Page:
John Singer Sargent
John Singer Sargent Locations
John Singer Sargent (January 12, 1856 ?C April 14, 1925) was the most successful portrait painter of his era. During his career, he created roughly 900 oil paintings and more than 2,000 watercolors, as well as countless sketches and charcoal drawings. His oeuvre documents worldwide travel, from Venice to the Tyrol, Corfu, the Middle East, Montana, Maine, and Florida.
Before Sargent??s birth, his father FitzWilliam was an eye surgeon at the Wills Hospital in Philadelphia. After his older sister died at the age of two, his mother Mary (n??e Singer) suffered a mental collapse and the couple decided to go abroad to recover. They remained nomadic ex-patriates for the rest of their lives. Though based in Paris, Sargent??s parents moved regularly with the seasons to the sea and the mountain resorts in France, Germany, Italy, and Switzerland. While she was pregnant, they stopped in Florence, Italy because of a cholera epidemic, and there Sargent was born in 1856. A year later, his sister Mary was born. After her birth FitzWilliam reluctantly resigned his post in Philadelphia and accepted his wife??s entreaties to remain abroad. They lived modestly on a small inheritance and savings, living an isolated life with their children and generally avoiding society and other Americans except for friends in the art world. Four more children were born abroad of whom two lived past childhood.
Though his father was a patient teacher of basic subjects, young Sargent was a rambunctious child, more interested in outdoor activities than his studies. As his father wrote home, ??He is quite a close observer of animated nature.?? Contrary to his father, his mother was quite convinced that traveling around Europe, visiting museums and churches, would give young Sargent a satisfactory education. Several attempts to give him formal schooling failed, owning mostly to their itinerant life. She was a fine amateur artist and his father was a skilled medical illustrator. Early on, she gave him sketchbooks and encouraged drawing excursions. Young Sargent worked with care on his drawings, and he enthusiastically copied images from the Illustrated London News of ships and made detailed sketches of landscapes. FitzWilliam had hoped that his son??s interest in ships and the sea might lead him toward a naval career.
At thirteen, his mother reported that John ??sketches quite nicely, & has a remarkably quick and correct eye. If we could afford to give him really good lessons, he would soon be quite a little artist.?? At age thirteen, he received some watercolor lessons from Carl Welsch, a German landscape painter. Though his education was far from complete, Sargent grew up to be a highly literate and cosmopolitan young man, accomplished in art, music, and literature. He was fluent in French, Italian, and German. At seventeen, Sargent was described as ??willful, curious, determined and strong?? (after his mother) yet shy, generous, and modest (after his father). He was well-acquainted with many of the great masters from first hand observation, as he wrote in 1874, ??I have learned in Venice to admire Tintoretto immensely and to consider him perhaps second only to Michael Angelo and Titian.?? Related Paintings of John Singer Sargent :. | Mrs George Swinton | Chiron and Achilles | Mrs. Adrian Iselin | Sargent Madame Paul Poirson | Arab Stable |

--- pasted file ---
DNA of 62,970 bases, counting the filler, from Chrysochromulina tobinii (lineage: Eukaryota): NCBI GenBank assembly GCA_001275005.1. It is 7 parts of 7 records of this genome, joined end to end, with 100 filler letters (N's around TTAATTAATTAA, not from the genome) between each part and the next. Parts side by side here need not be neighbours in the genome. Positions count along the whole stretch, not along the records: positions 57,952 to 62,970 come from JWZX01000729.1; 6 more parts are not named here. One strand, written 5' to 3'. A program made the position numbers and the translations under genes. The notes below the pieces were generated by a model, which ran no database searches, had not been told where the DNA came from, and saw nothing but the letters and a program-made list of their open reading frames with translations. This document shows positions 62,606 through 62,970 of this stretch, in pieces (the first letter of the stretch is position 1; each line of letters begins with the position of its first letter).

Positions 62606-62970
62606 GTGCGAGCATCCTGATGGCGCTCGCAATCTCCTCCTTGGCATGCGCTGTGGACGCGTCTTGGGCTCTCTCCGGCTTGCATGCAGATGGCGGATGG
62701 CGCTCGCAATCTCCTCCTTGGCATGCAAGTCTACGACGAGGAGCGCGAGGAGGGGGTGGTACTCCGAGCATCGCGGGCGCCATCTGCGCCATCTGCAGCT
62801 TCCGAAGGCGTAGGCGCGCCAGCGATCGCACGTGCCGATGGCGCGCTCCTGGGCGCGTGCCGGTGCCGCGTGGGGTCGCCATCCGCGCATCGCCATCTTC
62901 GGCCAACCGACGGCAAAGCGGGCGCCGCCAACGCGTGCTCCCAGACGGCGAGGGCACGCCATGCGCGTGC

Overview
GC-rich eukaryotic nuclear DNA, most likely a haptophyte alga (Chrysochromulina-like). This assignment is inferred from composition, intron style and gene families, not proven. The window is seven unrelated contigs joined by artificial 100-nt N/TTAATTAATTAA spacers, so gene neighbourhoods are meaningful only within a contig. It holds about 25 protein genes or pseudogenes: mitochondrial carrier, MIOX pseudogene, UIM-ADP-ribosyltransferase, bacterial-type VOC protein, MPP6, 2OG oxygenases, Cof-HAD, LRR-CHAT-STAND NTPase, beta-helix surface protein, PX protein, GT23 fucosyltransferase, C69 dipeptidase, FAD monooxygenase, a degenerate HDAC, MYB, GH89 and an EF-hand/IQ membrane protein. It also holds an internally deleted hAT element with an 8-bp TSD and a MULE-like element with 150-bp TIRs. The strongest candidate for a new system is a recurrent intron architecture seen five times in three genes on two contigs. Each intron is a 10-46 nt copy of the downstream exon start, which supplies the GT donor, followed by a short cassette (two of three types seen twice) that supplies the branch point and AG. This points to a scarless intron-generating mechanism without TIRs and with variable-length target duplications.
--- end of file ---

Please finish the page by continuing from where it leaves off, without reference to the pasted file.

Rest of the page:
Related Artists:Bonnat, LEon
French, 1833-1922.French portrait and historical painter. He is best known for his portraits of famous men, including Thiers, Victor Hugo, and Dumas fils. Bonnat is represented in the Metropolitan Museum. Joseph Nigg
(born 13 October 1782 in Vienna) was an Austrian painter, with painting on porcelain a specialty.
Flower Arrangement by Joseph NiggNigg studied at the Academy of Fine Arts in Vienna with Johann Baptist Drechsler. From 1800 to 1843, Nigg worked as a flower painter in a Viennese porcelain factory. Beginning in 1835, this post also involved holding classes in painting at the factory. With the advent of the Biedermeier Era, flower painting became immensely popular and was also to be found on large porcelain plaques. A piece of this sort, thirty inches in height, was presented by Nigg, on behalf of the Viennese factory, at the The Great Exhibition of 1851 in London.
In addition to working in porcelain, Nigg also created oil paintings, watercolors, and pastel drawings. Two of his paintings, "Grandmother's Bouquet I" and "Grandmother's Bouquet II" have found enduring popularity as poster and print reproductions.
Nigg died in Vienna on September 19, 1863.
Perino Del Vaga
Italian Mannerist Painter, ca.1501-1547
Italian painter and draughtsman. He trained in Florence, first with Andrea de' Ceri and from the age of 11 with Ridolfo Ghirlandaio. According to Vasari, he practised drawing by copying Michelangelo's cartoon for the Battle of Cascina (destr.). For Pope Leo X's entry into Florence in November 1515 he painted an allegorical figure on one of the twelve triumphal arches. Soon after, an obscure Florentine painter called Vaga took Perino to Rome, where he became known as del Vaga. There he continued his drawing studies, copying from works of antiquity and Michelangelo's ceiling in the Sistine Chapel. On the recommendation of Giulio Romano and Giovanni Francesco Penni, he joined Raphael's workshop, where he learnt stuccowork and how to design grotesques, through assisting Giovanni da Udine in the Vatican Logge. Soon he was painting scenes from Raphael's designs, and five or six ceiling frescoes in the Logge, including the Story of Joshua and the Story of David, are generally accepted as his.